This great-sounding idea is totally wrong. Two bills at the State House would give “indigent” tenants free lawyers during evictions.
When does eviction usually happen? 95% of evictions are for tenants not paying rent. First, that immediately qualifies them as indigent. Second, what will be the impact of a free lawyer for a nonpaying tenant? A much lo-o-o-o-onger period of free rent for the tenant, even more lost income for the owner, and no change in the final outcome – the tenant is evicted.
How many lawyers does it take to figure out if a tenant has or has not paid the rent? Can’t a judge (also a lawyer) do this determination fairly easily without needing a tenant attorney to help him/her?
Where does nonpayment occur most often? In lower-income neighborhoods, where rents are already low and owners operate on very thin margins. What will be the impact on lower-income housing that gets deprived of rental income for yet longer periods of time? Higher rents for good-paying tenants. Or fewer repairs, more deterioration, more units and houses taken off the market, more owners abandoning their properties.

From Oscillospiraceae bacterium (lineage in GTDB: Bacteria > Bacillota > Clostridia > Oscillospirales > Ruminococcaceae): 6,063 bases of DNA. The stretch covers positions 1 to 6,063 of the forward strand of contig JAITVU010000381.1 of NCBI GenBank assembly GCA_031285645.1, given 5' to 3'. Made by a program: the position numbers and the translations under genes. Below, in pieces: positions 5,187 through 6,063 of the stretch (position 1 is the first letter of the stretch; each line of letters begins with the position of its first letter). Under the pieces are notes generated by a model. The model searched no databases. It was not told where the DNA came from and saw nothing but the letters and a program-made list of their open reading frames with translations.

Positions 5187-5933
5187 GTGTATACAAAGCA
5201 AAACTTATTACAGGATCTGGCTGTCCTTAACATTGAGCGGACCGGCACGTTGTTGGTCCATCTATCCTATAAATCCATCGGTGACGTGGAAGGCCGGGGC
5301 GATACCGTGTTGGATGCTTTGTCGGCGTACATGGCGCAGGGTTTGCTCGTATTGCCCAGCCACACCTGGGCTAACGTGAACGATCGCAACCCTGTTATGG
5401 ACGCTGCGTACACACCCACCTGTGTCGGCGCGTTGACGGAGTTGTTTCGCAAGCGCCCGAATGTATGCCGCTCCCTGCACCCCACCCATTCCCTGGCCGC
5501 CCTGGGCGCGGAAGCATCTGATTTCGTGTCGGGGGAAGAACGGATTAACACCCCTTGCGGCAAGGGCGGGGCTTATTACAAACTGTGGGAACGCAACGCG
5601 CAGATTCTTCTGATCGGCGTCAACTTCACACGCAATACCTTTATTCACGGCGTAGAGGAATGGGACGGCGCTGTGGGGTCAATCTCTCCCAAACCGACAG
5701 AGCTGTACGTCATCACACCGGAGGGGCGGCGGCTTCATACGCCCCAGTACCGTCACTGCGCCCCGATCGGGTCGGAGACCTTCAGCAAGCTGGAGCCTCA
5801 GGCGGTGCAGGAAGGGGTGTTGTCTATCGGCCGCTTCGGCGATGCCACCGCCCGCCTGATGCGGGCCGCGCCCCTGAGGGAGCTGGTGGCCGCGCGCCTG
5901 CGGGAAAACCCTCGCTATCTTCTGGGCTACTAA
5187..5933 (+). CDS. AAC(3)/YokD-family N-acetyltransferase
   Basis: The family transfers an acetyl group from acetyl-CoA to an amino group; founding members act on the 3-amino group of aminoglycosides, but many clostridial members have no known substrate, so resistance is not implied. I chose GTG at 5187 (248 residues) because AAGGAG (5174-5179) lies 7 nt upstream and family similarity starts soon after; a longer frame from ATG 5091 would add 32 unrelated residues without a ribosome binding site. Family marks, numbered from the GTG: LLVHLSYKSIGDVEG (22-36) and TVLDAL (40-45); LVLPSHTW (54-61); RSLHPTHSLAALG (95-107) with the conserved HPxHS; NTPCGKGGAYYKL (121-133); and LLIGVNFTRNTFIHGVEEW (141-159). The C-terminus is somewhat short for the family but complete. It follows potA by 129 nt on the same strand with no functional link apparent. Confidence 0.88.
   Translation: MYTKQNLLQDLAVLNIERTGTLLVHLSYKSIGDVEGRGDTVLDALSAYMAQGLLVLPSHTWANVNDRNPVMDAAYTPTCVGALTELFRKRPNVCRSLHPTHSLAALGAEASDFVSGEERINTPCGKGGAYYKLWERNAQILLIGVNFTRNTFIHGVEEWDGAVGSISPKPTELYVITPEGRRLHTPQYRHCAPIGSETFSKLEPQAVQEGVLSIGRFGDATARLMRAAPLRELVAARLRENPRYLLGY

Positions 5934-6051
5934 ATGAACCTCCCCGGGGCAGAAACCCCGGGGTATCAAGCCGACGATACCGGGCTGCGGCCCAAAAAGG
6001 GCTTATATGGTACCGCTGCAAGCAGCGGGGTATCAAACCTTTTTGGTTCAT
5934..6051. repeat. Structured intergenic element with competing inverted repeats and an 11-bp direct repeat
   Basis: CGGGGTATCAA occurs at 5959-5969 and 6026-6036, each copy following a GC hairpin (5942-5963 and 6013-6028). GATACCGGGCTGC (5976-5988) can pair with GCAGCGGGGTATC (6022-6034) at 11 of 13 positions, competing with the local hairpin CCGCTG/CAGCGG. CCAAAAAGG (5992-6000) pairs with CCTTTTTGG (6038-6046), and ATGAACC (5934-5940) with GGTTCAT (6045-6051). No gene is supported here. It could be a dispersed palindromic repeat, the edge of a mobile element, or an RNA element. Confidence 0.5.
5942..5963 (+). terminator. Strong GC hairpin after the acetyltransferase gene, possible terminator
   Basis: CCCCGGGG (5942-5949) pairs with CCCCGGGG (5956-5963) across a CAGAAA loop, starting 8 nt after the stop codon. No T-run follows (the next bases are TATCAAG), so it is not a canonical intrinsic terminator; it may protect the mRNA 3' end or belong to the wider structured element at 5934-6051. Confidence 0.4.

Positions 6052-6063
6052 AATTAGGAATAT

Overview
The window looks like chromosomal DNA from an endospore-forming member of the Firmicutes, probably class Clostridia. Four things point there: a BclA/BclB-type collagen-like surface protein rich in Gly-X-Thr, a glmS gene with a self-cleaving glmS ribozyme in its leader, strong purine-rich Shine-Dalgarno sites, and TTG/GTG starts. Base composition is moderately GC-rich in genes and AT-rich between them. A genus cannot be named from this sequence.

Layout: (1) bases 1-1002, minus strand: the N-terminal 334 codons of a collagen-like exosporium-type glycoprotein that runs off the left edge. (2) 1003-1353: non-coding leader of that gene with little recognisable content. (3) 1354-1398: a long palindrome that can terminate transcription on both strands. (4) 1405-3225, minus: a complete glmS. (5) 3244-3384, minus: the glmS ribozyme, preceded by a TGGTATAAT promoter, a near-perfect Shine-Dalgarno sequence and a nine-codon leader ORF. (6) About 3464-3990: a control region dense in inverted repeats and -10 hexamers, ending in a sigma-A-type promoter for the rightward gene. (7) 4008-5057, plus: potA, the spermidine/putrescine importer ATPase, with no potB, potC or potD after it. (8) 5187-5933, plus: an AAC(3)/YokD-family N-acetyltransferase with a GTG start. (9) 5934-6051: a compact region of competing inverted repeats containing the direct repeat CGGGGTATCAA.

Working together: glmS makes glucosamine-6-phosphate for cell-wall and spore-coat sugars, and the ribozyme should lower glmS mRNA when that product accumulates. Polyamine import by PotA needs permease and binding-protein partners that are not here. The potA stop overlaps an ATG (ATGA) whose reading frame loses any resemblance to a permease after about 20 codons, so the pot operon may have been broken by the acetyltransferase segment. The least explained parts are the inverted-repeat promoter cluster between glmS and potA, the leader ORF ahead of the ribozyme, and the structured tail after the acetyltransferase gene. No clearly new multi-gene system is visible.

Do small owners of lower-income housing with nonpaying tenants come to court with lawyers? Of course not. Free lawyers will tip the balance and crush small landlords. Free lawyers, they say, will discourage evictions. Yes, but is this good? It may promote erratic rent payment or bad behavior not worth the high cost of eviction: damage to units, drug dealing, prostitution, fights – not good for the other tenants nor landlords. Free lawyers, they say, will stop owners evicting for frivolous reaons. Already, given the cost of eviction in time, effort, and a vacant unit, owners never evict for frivolous reasons.
The free tenant lawyers proposing this idea know it will work exactly as we say here. But they believe in socialized housing owned by government or taxpayer-funded nonprofits. They want to DESTROY the private rental market.